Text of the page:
Originally published on February 18, 2016 4:42 pm
After a large rock slide, state officials expect the closure of I-70 to continue until at least Saturday. The rock slide occurred in Glenwood Canyon early Monday morning, and then again Monday evening. Since then, the highway’s been closed. Inclement weather is delaying efforts to remove dangerous conditions.
When the interstate does open, though, it won’t be an end to the congestion. Amy Ford, CDOT’s director of transportation, says they’ll be using a pilot car program at first.
“We will be using a pilot car to bring westbound traffic in," she says, "we will then stop them, and bring eastbound traffic in. There is not the room, given the repairs that we need to make nor the rock fall mitigation that will still be ongoing, to safely run head-to-head traffic.”
The pilot car will run for several days after the highway opens, causing delays of one to two hours as traffic is escorted through a six-mile long closure. After that period, the highway will be partially closed, narrowing down to one lane in each direction.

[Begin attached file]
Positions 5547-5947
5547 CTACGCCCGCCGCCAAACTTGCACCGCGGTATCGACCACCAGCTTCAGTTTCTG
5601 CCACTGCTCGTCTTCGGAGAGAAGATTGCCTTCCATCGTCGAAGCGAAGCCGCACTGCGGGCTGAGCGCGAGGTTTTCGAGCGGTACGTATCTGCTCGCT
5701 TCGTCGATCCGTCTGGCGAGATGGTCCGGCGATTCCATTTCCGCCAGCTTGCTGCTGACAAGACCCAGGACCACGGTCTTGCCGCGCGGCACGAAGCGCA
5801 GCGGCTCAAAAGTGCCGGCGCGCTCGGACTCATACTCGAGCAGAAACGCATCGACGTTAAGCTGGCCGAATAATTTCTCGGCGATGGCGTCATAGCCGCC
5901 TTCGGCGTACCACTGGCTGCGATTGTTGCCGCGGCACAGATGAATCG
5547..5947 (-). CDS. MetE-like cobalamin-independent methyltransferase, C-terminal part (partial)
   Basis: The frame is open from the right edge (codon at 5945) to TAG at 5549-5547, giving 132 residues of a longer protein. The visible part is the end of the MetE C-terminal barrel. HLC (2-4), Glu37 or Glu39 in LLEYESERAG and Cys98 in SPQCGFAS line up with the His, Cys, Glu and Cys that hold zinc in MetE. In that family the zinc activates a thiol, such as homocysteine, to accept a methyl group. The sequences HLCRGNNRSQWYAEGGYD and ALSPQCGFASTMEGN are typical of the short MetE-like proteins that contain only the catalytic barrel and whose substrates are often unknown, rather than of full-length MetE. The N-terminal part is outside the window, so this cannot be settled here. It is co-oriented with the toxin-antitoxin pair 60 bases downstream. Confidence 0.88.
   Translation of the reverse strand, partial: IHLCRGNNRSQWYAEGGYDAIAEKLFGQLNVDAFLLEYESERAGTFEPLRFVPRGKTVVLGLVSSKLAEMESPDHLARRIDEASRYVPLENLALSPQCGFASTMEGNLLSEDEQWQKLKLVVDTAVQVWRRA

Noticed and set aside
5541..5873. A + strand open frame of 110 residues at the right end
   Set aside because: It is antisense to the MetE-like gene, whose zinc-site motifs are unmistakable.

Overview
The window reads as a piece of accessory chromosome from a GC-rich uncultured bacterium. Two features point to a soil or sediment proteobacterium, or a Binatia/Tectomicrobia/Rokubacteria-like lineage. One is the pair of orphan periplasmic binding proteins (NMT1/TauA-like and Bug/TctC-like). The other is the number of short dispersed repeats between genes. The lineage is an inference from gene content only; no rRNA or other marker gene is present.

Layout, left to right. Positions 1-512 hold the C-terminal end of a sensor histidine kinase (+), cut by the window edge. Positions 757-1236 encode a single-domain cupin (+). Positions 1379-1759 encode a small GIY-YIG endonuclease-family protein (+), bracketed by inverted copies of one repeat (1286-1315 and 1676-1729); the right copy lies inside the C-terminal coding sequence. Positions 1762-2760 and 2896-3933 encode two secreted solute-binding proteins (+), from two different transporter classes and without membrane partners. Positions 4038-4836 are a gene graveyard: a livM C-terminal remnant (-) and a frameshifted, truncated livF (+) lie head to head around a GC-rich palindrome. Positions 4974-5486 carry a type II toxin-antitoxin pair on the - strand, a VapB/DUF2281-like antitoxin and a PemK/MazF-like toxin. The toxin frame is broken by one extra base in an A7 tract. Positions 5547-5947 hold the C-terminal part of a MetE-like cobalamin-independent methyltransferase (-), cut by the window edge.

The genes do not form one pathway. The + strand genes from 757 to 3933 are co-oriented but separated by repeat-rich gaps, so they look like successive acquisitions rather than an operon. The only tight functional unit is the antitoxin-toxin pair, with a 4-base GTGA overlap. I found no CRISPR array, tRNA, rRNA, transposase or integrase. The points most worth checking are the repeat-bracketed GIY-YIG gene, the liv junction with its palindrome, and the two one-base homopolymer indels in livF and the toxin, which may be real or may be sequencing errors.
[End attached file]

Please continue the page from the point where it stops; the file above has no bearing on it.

“The damages the rocks caused were significant enough that we anticipate that we could have another month or so of construction following our pilot car situation," says Ford.
The current detour suggested by CDOT runs north, through Rifle, Craig, and Steamboat Springs. It adds about three hours to the trip. Because of the traffic that route now has, they’re suggesting another detour that will go south, along Highway 50 from Grand Junction to Delta, Montrose, Gunnison and Salida.
CDOT officials say that many people may try to find alternate routes online, but most of those routes like Cottonwood Pass, Independence Pass and Frying Pan Road are closed or unmaintained during the winter.
Road conditions can be checked at cotrip.org.
Also, CDOT’s new bus service will be affected. The Bustang Westline normally runs from Denver to Glenwood Springs, but for the near future will only run to Eagle. The Amtrak California Zephyr route thst runs through Glenwood Springs is unaffected by the closure. CDOT recommends that anyone relying on the Bustang to get to the Roaring Fork Valley take the train instead.
Editor's Note: This story has been updated from the previous version.
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